CSIS Inspector General Cut In Tory Budget Bill

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The Harper government is using its massive budget bill to quietly scrap the CSIS inspector general, a key official overseeing Canada's spy agency. (Shutterstock)
The Harper government is using its massive budget bill to quietly scrap the CSIS inspector general, a key official overseeing Canada's spy agency. (Shutterstock)

OTTAWA - The Harper government is using its massive budget bill to quietly scrap a key official overseeing Canada's spy agency.

A spokeswoman for Public Safety Minister Vic Toews says the surprise move to axe the inspector general of the Canadian Security Intelligence Service will save taxpayers almost $1 million a year.

Julie Carmichael said the unannounced decision to cut the office — known as the minister's eyes and ears on CSIS — will actually strengthen independent oversight of the agency.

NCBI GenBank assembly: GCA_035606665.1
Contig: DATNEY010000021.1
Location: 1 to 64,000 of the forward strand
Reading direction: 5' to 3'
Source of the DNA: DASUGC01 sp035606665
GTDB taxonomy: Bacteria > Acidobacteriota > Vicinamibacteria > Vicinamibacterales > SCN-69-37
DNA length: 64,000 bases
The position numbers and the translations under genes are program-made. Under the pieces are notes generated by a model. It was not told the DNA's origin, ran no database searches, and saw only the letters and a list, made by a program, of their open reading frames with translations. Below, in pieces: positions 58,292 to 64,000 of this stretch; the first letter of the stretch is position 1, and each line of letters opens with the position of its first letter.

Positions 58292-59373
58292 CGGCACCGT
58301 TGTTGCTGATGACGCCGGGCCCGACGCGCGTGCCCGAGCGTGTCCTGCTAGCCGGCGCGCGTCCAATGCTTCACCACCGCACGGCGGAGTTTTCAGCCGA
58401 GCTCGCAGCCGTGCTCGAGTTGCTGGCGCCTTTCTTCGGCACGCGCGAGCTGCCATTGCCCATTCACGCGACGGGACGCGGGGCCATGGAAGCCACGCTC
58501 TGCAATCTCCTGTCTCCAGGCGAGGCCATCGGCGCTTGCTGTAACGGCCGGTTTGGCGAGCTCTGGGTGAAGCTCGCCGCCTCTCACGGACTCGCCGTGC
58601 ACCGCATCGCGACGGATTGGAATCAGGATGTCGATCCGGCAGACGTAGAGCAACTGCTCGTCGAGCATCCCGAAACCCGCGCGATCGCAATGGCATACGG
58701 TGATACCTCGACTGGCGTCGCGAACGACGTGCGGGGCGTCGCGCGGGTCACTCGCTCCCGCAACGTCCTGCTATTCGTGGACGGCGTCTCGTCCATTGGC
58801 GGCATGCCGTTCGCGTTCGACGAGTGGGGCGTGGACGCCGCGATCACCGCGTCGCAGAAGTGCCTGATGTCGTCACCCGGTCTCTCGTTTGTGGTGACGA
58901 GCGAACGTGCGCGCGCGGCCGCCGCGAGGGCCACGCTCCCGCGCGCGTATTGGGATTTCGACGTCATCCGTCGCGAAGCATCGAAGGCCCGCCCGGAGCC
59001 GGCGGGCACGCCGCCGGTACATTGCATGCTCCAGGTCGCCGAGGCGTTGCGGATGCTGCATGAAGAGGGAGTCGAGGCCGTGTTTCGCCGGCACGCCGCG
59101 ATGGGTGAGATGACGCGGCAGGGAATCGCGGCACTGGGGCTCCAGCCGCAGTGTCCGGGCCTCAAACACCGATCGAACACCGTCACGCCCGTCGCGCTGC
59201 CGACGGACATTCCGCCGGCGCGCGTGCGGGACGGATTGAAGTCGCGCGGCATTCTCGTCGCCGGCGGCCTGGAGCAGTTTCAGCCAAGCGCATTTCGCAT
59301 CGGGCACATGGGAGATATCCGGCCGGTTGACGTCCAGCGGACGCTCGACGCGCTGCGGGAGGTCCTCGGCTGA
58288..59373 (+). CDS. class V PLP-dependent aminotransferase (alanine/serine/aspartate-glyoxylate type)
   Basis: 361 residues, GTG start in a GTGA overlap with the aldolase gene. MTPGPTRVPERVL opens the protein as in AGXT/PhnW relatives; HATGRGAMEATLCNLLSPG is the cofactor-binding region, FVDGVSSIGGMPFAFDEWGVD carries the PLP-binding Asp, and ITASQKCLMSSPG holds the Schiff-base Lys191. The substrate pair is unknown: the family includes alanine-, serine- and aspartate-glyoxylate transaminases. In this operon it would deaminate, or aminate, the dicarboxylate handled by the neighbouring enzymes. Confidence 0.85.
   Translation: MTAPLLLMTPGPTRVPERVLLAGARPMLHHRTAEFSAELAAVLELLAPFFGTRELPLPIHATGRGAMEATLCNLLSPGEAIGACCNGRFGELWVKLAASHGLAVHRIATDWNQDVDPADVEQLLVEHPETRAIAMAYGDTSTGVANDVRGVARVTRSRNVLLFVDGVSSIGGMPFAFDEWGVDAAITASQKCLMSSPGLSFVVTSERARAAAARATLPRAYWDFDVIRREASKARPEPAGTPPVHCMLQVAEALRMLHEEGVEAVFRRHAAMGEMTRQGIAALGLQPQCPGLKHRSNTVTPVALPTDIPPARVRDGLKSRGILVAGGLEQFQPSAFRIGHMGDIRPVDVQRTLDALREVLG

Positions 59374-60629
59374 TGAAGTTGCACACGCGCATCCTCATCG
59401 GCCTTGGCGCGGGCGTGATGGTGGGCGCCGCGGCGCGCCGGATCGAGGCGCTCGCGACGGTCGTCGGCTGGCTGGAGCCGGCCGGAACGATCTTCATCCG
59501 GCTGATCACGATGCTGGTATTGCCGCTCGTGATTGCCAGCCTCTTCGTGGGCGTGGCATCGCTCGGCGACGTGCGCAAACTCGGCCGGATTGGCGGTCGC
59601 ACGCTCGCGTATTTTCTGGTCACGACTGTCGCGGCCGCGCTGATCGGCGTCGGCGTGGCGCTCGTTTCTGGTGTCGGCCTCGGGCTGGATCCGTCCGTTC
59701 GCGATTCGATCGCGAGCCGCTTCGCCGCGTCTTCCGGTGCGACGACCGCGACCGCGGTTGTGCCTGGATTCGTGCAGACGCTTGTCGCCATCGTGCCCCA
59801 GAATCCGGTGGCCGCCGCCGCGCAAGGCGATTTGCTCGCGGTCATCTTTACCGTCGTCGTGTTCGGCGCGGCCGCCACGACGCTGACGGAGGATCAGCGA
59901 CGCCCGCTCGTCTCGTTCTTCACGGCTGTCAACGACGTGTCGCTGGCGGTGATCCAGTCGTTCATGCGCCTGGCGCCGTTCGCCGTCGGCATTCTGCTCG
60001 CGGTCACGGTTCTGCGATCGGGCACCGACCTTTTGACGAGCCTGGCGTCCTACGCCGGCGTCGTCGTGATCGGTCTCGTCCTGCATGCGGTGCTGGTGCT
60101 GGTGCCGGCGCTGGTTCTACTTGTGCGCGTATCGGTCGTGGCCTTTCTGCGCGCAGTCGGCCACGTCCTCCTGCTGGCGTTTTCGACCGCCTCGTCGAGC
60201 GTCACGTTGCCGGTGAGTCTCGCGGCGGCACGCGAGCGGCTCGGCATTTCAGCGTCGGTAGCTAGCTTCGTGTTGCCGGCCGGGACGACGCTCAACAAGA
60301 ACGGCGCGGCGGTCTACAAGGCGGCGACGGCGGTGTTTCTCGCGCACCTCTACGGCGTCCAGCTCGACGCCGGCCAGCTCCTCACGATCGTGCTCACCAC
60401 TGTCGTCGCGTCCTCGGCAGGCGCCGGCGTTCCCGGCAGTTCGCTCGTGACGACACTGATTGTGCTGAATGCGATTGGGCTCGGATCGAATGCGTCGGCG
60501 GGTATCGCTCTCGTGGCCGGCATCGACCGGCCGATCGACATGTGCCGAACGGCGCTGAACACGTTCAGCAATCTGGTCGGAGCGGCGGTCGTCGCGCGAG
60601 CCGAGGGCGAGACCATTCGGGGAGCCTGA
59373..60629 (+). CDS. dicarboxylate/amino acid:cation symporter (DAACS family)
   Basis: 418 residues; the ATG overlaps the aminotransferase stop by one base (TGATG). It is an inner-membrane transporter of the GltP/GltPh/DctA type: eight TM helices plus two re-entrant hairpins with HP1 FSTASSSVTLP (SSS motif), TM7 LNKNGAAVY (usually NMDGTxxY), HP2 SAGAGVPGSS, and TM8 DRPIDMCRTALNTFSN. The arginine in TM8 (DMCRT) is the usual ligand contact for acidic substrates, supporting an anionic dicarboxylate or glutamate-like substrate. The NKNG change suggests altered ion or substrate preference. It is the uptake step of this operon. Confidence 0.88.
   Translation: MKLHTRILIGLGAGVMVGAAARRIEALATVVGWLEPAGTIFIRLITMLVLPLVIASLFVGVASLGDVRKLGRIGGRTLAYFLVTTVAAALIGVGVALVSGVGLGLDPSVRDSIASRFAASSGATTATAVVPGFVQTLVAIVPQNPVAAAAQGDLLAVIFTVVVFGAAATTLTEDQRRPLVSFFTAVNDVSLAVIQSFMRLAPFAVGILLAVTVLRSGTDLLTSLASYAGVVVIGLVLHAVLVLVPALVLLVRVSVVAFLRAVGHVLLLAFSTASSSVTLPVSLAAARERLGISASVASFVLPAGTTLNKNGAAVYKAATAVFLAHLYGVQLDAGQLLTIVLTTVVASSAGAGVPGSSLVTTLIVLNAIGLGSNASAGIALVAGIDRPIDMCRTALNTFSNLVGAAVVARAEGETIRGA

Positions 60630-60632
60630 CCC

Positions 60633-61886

But independent experts say pushing more duties onto the Security Intelligence Review Committee, which is currently without a chairman, won't improve oversight.

When Toews announced the reappointment of inspector general Eva Plunkett in 2010, he said her office helps ensure that CSIS operates within the law and follows current policies.

Plunkett's annual reports to the minister have been frank and often highly critical, including a warning last year that the spy agency was failing to follow new accountability standards set by the Supreme Court of Canada.

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